Homeless woman was loved but lost, kin say
Family wants public to know Tara's story
By TRAVIS LOLLER
Pearl Cole remembers the last time she spoke to her daughter.
Tara Cole had bipolar disorder and would disappear sometimes without a trace. She had been out of touch and living on the streets of Nashville, but she called her mother three weeks ago to tell her she wanted to come home to Elgin, Ill.
"She was supposed to call me back because I was on the way to work and we were making arrangements for her to get treatment," Pearl Cole said, "but she never called back."
Then, on Tuesday she got a call from the Metro Police Department, informing her that Tara Cole, 33, might have drowned. Soon she learned more.
On Aug. 11, as Cole was sleeping in her usual spot on a Riverfront Park dock, two men sneaked up to her, quickly rolled her into the water of the Cumberland River and ran away. Two other men staying on the dock dived into the river after her, but were unable to pull her from the swift current. The last anyone saw of her, she was being swept toward the prow of a nearby barge that was tied to the shore. Her body has not been found.
In the days after the attack, very little could be discovered about the woman. Friends on the street knew her as Tyra. They described her as sweet and so quiet that she hardly ever talked.
But Cole had a family who loved her and wants the world to know her story.
"I just want people to know that Tara had goals and a vision and wanted to make something out of herself," Pearl Cole said. "The only reason she wasn't able to accomplish that was because of her illness."
"She suffered from a mental illness," her stepmother. Carol Boyd, said. "She was bipolar and would not stay on her meds."
Boyd and Pearl Cole drove to Nashville on Friday from Indiana and Illinois with Tara Cole's father and stepfather, a brother and other members of her extended family. They attended a vigil that homeless advocates are holding nightly until Cole's body is recovered.
"She was living a homeless life, but she wasn't homeless," Boyd said, noting that her family wanted to provide care for her.
"Her illness just wouldn't allow her to make good choices," Pearl Cole said.
As a child, "she was always happy-go-lucky," said stepfather Dewitt Cole. "She always had a smile on her face."
Her family first knew that something was seriously wrong when Cole was about 20 and they got a call from Colorado police who said she was behaving strangely.
She wouldn't stay on her medications because she didn't think she needed them, her mother said.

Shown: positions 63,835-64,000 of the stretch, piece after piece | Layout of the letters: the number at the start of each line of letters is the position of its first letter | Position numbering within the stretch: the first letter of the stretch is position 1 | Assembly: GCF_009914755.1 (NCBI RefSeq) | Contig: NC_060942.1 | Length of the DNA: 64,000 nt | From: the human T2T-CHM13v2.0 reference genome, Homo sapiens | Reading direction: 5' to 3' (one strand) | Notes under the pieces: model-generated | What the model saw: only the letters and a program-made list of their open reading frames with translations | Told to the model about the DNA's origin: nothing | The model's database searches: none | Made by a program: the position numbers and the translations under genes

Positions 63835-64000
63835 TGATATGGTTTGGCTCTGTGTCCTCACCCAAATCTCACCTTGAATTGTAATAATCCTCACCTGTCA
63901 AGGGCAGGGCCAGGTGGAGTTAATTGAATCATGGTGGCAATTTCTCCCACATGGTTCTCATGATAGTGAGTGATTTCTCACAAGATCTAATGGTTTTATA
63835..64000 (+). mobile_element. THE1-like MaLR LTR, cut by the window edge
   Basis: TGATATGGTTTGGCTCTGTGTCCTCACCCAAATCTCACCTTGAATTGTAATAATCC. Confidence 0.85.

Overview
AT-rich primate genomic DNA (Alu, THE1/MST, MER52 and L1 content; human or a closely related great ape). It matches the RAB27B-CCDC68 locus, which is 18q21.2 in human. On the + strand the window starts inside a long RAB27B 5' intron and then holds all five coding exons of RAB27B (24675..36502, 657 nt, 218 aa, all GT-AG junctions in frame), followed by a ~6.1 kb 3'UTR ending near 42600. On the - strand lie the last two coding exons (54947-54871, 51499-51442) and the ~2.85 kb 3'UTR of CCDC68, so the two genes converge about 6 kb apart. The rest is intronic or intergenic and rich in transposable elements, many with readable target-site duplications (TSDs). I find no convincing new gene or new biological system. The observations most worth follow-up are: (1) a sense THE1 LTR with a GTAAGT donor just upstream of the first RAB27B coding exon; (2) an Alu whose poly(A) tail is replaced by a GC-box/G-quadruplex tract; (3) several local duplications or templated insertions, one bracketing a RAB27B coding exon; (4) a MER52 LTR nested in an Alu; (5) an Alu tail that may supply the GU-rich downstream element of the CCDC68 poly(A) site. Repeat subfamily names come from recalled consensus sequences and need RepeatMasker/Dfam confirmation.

When she came to Nashville about three years ago, it took her mother six months and a private detective to find her.
Police have not found Cole's assailants and do not know why anyone would want to harm her. Police Cmdr. Andy Garrett, who recognized Cole from street patrols, has said the crime seemed to be without motive.
Random violence is something that many homeless people say they have learned to live with, but recently it has become a form of entertainment for some.
In a series of videos available over the Internet called Bumfights, video makers pay homeless people to fight each other and hurt themselves, said Michael Stoops, executive director of the National Coalition for the Homeless in Washington, D.C.
The videos also show teenagers hurting the homeless — for example, taping them with duct tape and hosing them down with water.
"Last year in Los Angeles, some suburban teens … watched Bumfights and then went out with baseball bats and beat up people sleeping on the streets," Stoops said.
"People who come across Bumfights on their computers, 99.9 percent are not going to go out and hurt people," he said, "but the videos give the idea that the homeless are the new despised community. No one cares what you do to them and you can get away with it."
Leonard Woodrum, a truck driver for The Tennessean, saw a car stop next to a homeless man on Grundy Street around 2:30 a.m. Wednesday. The passenger, whom Woodrum described as a young, white man, got out of the car and pulled an orange construction cone from the car.
"(He) threw it at the homeless man like he was throwing a baseball," Woodrum said.
"The driver, I think he had a camera phone," he said, "because I saw a flash when the guy threw the cone, so I think they were taking pictures."
"The homeless man said it didn't hurt him," Woodrum said, "but no one deserves that."
Many people have said the same of Cole since she was attacked.
"We were always afraid something terrible would happen to her because we were not able to keep her well," said Boyd, "but I never, never expected to hear that someone would pick her up and throw her in the river."
"She was very bright and accomplished," Boyd said. "She would have been able to do anything." •
Enlarge Tara Cole, pushed into the river and presumed drowned, had bipolar disorder, her family says.
# Aug. 17, 2006: Body in river not that of homeless woman
# Aug. 16, 2006: Homeless advocates: Too little done to find body
# Aug. 15, 2006: Friends, neighbors from streets mourn woman pushed into river
# Aug. 12, 2006: Men push homeless woman into river
# Ending homelessness
VIOLENCE AGAINST THE HOMELESS
Homeless men and women say they are often victims of random violence that does not make the news and sometimes is not even reported. In the past few years, at least two other violent crimes against the homeless in Nashville received wide publicity.
• In January 2003, Albert Blanchard was sleeping on Broadway when Eric Erwin and two friends walked by. Erwin threw a lighted match onto Blanchard and the three ran away. Blanchard caught fire and suffered second- and third-degree burns to his arms and abdomen. He spent more than six months in the hospital.